I’ve Pre-Sold 100 Trinkets: Contract Manufacturing Part 1

Posted February 6th, 2018 by Bailey Jones

I’ve pre-sold 100 trinkets. Do I have a business? Not yet, you don’t. Most products we see and buy in stores are produced in the tens-of-thousands per year and higher. To reach a quantity of scale that allows for efficient production and reasonable consumer prices you must normally produce in the 1000s at least. Not to mention that you will want to attract a dependable and experienced contract manufacturer – and that requires an assurance of minimum revenue for your contract manufacturing partner. Here’s a rough breakdown of production methods for different yearly volume categories:

10-100: Use any variety of prototyping methods to produce parts. Hire temporary workers for assembly and packaging. Solicit workers through Internet job boards and pay by the hour or by the part.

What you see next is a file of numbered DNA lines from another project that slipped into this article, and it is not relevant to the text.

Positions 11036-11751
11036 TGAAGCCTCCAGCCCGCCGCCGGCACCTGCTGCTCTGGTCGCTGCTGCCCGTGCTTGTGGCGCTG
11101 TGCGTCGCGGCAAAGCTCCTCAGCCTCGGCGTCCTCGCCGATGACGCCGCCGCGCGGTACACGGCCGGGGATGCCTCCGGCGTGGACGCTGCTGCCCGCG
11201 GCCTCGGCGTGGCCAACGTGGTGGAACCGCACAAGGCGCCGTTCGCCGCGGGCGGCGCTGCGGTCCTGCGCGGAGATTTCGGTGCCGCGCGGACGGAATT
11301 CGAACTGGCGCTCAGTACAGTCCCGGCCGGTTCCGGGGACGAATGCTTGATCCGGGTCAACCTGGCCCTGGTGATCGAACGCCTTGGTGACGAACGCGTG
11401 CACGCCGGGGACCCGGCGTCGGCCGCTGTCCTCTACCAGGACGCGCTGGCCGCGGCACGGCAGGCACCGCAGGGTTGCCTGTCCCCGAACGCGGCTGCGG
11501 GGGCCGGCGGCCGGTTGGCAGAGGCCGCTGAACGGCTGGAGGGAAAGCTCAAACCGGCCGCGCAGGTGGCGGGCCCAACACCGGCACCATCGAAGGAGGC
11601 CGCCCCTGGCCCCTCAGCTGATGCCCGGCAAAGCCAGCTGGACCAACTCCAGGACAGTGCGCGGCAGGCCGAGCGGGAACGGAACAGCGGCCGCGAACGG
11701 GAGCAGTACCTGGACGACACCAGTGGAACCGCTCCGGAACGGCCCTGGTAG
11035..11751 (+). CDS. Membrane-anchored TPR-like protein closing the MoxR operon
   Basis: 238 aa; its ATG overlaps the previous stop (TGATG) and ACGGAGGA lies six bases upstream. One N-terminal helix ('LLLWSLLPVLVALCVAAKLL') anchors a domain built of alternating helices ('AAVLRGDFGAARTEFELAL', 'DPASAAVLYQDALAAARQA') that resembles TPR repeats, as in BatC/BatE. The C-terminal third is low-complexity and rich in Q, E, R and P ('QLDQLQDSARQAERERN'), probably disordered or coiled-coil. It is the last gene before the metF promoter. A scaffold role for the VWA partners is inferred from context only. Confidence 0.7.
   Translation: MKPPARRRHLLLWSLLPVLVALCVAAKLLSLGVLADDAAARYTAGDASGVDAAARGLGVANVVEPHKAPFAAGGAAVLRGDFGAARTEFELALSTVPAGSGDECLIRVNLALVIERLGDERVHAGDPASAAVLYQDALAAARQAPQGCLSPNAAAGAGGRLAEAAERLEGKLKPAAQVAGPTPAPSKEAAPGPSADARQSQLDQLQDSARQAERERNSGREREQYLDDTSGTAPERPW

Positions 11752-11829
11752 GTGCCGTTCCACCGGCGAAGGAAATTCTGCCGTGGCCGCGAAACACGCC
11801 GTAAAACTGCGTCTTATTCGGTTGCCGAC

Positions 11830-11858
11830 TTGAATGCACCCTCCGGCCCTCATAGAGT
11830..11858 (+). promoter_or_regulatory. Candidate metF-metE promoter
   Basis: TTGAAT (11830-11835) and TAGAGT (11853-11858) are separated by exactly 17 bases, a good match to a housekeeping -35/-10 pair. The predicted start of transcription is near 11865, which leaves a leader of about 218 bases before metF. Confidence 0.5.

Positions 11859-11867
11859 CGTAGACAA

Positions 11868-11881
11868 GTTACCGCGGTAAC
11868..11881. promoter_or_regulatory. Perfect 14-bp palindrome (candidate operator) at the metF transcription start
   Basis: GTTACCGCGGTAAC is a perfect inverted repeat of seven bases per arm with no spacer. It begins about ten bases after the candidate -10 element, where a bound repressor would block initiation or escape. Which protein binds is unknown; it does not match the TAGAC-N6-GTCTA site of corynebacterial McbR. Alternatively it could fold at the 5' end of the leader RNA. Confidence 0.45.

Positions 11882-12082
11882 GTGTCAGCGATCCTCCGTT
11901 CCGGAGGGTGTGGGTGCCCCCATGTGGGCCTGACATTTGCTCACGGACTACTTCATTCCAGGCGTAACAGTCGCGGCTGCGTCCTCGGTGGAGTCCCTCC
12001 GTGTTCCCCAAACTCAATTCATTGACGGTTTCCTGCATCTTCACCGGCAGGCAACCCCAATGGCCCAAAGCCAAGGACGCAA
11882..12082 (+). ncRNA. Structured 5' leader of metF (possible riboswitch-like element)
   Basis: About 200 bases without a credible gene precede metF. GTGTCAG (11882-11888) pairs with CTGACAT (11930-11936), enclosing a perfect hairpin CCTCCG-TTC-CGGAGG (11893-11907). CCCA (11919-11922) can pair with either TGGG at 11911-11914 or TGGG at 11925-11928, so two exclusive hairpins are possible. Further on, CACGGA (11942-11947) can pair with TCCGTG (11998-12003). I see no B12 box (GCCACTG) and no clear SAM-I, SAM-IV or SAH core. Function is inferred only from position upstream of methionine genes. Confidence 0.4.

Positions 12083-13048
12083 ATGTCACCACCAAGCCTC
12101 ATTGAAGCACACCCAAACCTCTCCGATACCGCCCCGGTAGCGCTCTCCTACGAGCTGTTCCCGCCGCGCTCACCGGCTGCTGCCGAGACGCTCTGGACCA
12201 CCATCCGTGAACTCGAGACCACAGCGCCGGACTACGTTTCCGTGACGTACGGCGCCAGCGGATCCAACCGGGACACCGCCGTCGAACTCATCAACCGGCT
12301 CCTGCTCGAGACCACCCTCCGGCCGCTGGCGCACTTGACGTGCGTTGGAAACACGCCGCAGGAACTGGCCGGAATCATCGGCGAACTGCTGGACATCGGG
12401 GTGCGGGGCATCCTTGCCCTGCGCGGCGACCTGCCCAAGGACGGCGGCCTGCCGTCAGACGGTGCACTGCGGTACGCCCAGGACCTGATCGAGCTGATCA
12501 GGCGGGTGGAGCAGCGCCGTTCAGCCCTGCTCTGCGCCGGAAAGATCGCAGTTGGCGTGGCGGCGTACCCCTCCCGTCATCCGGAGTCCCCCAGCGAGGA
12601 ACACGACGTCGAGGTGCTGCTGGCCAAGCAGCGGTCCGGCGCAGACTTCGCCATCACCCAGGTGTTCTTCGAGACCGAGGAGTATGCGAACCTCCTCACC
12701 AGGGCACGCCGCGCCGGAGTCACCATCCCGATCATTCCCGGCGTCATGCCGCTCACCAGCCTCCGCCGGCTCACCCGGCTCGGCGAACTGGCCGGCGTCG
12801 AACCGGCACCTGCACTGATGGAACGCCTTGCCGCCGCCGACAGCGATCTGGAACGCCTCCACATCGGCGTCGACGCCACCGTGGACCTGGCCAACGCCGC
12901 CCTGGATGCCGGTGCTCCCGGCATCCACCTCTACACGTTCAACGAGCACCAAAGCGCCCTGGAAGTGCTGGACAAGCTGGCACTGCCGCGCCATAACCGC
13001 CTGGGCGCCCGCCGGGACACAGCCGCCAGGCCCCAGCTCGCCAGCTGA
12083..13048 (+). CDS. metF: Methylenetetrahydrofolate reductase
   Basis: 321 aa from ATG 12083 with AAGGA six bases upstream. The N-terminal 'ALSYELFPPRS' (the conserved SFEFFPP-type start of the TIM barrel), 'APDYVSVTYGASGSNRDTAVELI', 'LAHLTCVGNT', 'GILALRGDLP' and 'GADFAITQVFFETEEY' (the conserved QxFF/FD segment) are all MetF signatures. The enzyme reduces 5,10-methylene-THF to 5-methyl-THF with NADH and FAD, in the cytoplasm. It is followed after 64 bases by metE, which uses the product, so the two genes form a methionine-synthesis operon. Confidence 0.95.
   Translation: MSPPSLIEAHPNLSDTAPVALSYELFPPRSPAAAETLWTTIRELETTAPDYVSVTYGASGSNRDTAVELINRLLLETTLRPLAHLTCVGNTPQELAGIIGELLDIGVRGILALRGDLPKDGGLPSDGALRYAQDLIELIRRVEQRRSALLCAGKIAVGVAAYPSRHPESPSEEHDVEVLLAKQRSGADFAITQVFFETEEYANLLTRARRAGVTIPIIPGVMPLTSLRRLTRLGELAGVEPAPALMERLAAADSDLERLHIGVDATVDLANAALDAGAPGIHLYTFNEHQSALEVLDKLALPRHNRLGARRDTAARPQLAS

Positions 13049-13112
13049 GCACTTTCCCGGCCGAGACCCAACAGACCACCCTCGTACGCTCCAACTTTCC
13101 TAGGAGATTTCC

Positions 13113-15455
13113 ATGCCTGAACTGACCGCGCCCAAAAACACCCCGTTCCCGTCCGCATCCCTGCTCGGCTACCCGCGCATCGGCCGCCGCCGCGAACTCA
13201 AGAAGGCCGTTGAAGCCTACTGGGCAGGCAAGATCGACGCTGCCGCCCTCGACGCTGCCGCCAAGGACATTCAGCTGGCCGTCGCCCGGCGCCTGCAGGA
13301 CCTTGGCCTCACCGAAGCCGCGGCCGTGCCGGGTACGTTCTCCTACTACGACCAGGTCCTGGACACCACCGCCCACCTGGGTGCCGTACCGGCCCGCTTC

100-1000: Good luck. Few products could be profitable at this volume. Exceptions to the rule could include expensive custom built items like furniture or expensive medical and surgical products.

1000-5000: Use a small-scale contract manufacturer close to home or abroad. Some prototyping facilities fulfill this quantity niche with streamlined, low-cost tooling. This is a difficult volume category to fulfill—too big to do it yourself, and too small to take great advantage of the efficiency of scale. Many new companies start with products in this category. However, long-term business health usually requires growing into higher volume production and sales.

Stay tuned for Part 2 where I discuss higher production volumes; it’s where the profit really starts to take off.

Find this and more in the book, The $39 Mustache Comb: The Start-Up Guide To Manufacturing.

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